What Causes Fuzzy MRI images of the Coccyx (Tailbone) in Patients with Coccyx Pain (Tailbone Pain, Coccydynia)?

Someone recently told me online that their treating physician tried to look at the coccyx MRI, to try to find the cause of the person’s  coccyx pain (tailbone pain, coccydynia). But the physician  reportedly said that the MRI images of the coccyx looked  “fuzzy,” so they were not able to see very much detail.

What Causes “Fuzzy” MRI images of the Coccyx (Tailbone) in Patients with Coccyx Pain (Tailbone Pain, Coccydynia)?
  • Most common reason for “fuzzy” MRI images of the coccyx: Lack of T-1 sagittal images of the coccyx.
  • Second most common explanation for “fuzzy” MRI images of the coccyx: lower quality magnet in the MRI machine.
    • The quality of an MRI image depends upon  not only the  technique that is used (as discussed above) but also the  quality (strength)  of the magnet  within the MRI machine.
    • Magnet strength is measured in “Tesla.”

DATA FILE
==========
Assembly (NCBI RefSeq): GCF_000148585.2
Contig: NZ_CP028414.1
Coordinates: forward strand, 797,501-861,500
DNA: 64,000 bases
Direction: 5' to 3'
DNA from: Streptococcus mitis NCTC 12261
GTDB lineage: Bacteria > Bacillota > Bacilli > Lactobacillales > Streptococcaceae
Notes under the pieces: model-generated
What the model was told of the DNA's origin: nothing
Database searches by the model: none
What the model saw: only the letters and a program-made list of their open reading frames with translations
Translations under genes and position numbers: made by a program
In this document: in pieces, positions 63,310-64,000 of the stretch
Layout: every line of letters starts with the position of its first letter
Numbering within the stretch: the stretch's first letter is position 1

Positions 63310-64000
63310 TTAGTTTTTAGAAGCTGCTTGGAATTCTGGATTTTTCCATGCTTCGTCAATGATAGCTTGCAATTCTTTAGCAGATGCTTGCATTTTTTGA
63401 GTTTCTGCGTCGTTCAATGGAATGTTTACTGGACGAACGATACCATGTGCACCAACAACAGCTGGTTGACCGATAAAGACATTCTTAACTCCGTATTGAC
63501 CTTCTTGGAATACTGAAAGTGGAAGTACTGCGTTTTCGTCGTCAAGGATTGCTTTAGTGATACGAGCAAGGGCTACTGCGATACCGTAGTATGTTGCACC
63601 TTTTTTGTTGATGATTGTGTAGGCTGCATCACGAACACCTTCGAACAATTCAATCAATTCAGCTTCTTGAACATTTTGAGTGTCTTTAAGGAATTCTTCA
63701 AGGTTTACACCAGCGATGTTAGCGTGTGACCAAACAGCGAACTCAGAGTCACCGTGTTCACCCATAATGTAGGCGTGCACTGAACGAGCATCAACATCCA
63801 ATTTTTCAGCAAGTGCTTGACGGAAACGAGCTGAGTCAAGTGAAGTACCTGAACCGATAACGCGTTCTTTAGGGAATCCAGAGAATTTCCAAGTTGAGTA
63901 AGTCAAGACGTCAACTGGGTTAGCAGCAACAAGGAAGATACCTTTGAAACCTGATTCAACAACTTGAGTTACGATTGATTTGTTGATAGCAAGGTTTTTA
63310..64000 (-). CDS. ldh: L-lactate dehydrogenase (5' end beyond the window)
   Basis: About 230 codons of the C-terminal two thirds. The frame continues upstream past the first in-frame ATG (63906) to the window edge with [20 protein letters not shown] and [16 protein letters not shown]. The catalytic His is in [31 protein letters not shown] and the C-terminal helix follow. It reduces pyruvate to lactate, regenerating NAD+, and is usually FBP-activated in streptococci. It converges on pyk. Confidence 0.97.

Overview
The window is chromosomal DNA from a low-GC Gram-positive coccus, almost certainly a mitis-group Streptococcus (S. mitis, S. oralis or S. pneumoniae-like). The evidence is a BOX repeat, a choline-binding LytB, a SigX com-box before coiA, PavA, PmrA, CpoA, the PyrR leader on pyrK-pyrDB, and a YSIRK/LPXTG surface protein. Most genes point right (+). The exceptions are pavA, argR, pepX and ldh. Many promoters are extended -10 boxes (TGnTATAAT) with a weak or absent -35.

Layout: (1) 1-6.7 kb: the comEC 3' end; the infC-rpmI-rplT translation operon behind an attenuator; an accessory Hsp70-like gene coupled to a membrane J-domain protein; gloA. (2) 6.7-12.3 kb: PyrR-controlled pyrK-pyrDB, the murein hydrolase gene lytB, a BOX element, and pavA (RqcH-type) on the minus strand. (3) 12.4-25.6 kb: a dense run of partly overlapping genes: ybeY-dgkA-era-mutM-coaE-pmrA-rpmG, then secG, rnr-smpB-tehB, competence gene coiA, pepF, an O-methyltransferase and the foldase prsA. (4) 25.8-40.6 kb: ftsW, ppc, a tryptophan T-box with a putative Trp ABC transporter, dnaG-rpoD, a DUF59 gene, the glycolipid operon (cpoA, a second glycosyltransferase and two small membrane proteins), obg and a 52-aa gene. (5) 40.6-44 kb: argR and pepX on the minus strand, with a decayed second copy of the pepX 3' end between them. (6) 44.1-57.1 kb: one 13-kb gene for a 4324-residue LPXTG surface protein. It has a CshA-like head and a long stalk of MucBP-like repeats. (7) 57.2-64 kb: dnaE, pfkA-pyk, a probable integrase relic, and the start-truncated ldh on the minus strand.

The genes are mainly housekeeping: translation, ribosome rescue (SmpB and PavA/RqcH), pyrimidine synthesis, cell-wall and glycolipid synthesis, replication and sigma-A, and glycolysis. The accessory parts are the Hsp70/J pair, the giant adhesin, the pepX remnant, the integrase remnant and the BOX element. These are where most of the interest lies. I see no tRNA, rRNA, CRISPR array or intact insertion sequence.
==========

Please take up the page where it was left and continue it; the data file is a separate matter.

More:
• Most modern MRI machines  have a magnet strength of  1.0 Tesla or even 3.0 Tesla. Any machine with a 1.0 Tesla magnet strength or better will usually give a good quality image of the coccyx  as long as the  technique is done properly.  (Essentially,  a 1.0 Tesla magnet is strong enough to give a good image, but to get that could image the MRI technician needs to use the machine properly in order to get the  optimal views, such as the T-1 and T-2 sagittal images, as discussed above.)
    • Lower quality MRI images will usually be seen if the MRI has a weaker magnets strength, such as an MRI with only a 0.5 Tesla magnet.
    • “Open” MRI machines  cause less claustrophobia  for the patient while they are in the machine, but unfortunately  the trade-off is that the open MRI machines usually have a lower quality/strength magnet.

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COME FOR RELIEF: For more information on coccyx pain, or to be evaluated in-person at Dr. Foye’s Tailbone Pain Center in the United States, go to: www.TailboneDoctor.com

– Patrick Foye, M.D., Director of the Coccyx Pain Center, New Jersey, United States.

Patrick Foye, M.D.
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